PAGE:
Parker Ruth

Mobile Heart Monitor

As a final project for CSE 474, I built a mobile heart monitor prototype made from commodity hardware components. The electrocardiogram (ECG) measured from the fingers placed on two metal electrodes is displayed on a touchscreen. The P wave and QRS complex are detected and annotated in real-time. ECG abnormalities are identified and interpreted as potential heart maladies such as arrhythmia, premature ventricular contraction, and heart block. After a 30-second measurement, the user can review the trace and cardiac health summary. The device also connects over Bluetooth to a smartphone using standard GATT transactions. For this project I implemented a custom IIR filter in C++ to perform real-time signal processing and event detection, interfaced with peripherals through the SPI protocol, and built event-based control flow for user interaction.


Apple Messages Analytics Toolbox

screenshot of toolbox code and output showing number of texts over time for each person

The Apple Messages Analytics Toolbox is a collection of open source Python methods for extracting and visualizing data from Apple Messages. The toolbox includes code to convert the Messages application’s SQLite chat database to a pandas DataFrame object as well as convenient methods for visualizing the chat data with resampled time series, pie charts, and temporal heatmaps. The code also exports chat dialogues as styled HTML documents for more convenient searching and previewing.


Amorphous Computing

Amorphous computing explores the ways that distributed computing nodes with individually limited capacity can collectively and asynchronously perform emergent global computations. Building better tools for designing amorphous algorithms can have implications for swarm robotics, grid computing, and synthetic biology, among other fields. Inspired by amorphous computing literature, this project presents Pinguin, an amorphous computing simulator and development environment. I designed a domain-specific language called Ping and implemented a source-to-source compiler into JavaScript to make amorphous code editable in a web browser. The user can interact with the amorphous simulation as it updates thousands of cells at 60 frames per second. I also wrote and produced an educational video to raise awareness of this topic.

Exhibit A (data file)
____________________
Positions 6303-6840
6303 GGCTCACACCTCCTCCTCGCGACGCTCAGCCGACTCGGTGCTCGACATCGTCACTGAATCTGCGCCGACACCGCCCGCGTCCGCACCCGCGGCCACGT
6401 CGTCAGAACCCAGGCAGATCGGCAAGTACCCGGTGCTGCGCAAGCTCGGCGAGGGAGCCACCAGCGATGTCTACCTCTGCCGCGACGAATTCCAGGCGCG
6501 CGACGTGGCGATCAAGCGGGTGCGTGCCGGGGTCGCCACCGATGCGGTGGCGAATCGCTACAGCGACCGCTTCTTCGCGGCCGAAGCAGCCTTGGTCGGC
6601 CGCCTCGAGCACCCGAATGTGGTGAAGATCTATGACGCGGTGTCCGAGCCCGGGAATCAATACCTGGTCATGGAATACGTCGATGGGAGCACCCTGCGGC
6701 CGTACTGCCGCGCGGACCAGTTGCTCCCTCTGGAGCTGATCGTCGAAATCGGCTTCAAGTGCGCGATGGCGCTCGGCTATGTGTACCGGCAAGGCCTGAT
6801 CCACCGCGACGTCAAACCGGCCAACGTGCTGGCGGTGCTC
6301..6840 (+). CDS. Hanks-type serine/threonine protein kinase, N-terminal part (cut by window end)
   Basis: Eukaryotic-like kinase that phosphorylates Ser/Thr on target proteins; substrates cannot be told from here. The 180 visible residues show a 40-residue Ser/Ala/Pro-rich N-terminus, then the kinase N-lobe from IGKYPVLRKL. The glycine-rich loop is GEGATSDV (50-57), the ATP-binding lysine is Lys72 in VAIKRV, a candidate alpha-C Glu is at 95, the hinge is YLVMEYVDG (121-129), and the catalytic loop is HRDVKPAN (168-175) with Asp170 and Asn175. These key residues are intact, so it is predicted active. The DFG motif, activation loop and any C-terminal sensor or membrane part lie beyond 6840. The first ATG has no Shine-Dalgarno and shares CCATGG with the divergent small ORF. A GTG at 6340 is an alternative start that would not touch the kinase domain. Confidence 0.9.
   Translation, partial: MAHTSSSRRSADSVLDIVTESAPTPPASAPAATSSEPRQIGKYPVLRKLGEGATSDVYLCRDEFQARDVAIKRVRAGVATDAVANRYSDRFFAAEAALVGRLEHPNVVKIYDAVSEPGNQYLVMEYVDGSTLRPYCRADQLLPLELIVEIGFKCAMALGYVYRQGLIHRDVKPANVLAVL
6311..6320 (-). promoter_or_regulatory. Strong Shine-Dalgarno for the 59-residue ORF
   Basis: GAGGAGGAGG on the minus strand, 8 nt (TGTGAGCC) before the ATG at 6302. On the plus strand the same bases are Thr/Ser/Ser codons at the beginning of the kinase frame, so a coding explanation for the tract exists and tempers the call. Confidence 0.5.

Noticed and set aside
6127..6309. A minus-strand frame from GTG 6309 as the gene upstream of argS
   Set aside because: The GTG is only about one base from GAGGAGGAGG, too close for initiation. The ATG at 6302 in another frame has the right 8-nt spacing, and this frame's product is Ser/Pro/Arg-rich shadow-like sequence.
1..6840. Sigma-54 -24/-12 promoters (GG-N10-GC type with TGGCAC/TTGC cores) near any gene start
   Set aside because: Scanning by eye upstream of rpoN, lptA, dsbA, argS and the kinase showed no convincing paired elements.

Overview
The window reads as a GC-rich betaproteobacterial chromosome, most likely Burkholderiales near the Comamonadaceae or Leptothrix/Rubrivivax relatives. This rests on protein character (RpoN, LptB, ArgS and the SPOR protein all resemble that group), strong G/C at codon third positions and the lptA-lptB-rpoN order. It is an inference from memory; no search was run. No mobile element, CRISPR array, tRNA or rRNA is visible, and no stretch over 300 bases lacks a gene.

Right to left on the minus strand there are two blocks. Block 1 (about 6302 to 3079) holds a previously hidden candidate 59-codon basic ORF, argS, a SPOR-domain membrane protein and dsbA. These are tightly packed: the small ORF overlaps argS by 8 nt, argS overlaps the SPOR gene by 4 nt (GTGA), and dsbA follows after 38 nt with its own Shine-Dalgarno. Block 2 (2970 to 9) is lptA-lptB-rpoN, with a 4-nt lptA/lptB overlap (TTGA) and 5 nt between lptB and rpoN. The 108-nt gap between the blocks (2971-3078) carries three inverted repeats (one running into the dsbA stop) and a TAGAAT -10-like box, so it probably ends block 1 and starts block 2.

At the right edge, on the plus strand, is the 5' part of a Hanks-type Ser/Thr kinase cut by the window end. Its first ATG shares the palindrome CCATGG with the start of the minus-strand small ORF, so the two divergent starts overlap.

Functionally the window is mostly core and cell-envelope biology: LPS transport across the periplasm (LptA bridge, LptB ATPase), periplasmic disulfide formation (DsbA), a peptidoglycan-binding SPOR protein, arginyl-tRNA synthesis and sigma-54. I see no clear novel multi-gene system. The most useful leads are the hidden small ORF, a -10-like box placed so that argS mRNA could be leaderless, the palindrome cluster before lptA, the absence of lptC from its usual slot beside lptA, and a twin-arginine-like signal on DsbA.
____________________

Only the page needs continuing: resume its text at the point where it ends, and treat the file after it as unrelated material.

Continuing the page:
Paper Cup Construction

Playing with simple constructive toys has been associated with improved visual-spatial reasoning, mathematical and problem solving abilities, language acquisition, social skills, and creativity. Paper cups are an ideal play medium, striking a unique balance of artistic flexibility and physical problem solving. The creative, stimulating, and collaborative aspects of paper cup construction make it an exemplary educational activity. Paper cups are extremely affordable, safe, storable, and surprisingly durable. In an age of electronics and marketing hype, paper cups are refreshingly simple, in keeping with research findings that the simplest toys can often be the most intellectually stimulating. Because early play with simple constructive toys has been correlated with later academic success, paper cups provide families and schools with a low-cost, creative, cooperative activity. They are also perfect for professional team building or icebreaker activities.

To promote the concept of paper cup construction, I produced a short video, created a website, compiled a technical report, and published a book on the topic. I periodically host paper cup construction activities at local educational venues. This project was recognized as an honorable mention in the Davidson Fellows Scholarship.

Website Report Book

Quantum Spot Academy

The mission of Quantum Spot Academy is to provide the inspiration, resources, and environment for students to develop an interest in physics and explore it for fun. I launched this initiative to promote interest in physics by providing conceptual introductions to modern physics topics. I wrote, filmed, animated, and published a series of seven 15-minute educational videos on topics ranging from antimatter to black holes. I presented this work at the 2016 annual meeting of the Pacific Northwest Association for College Physics.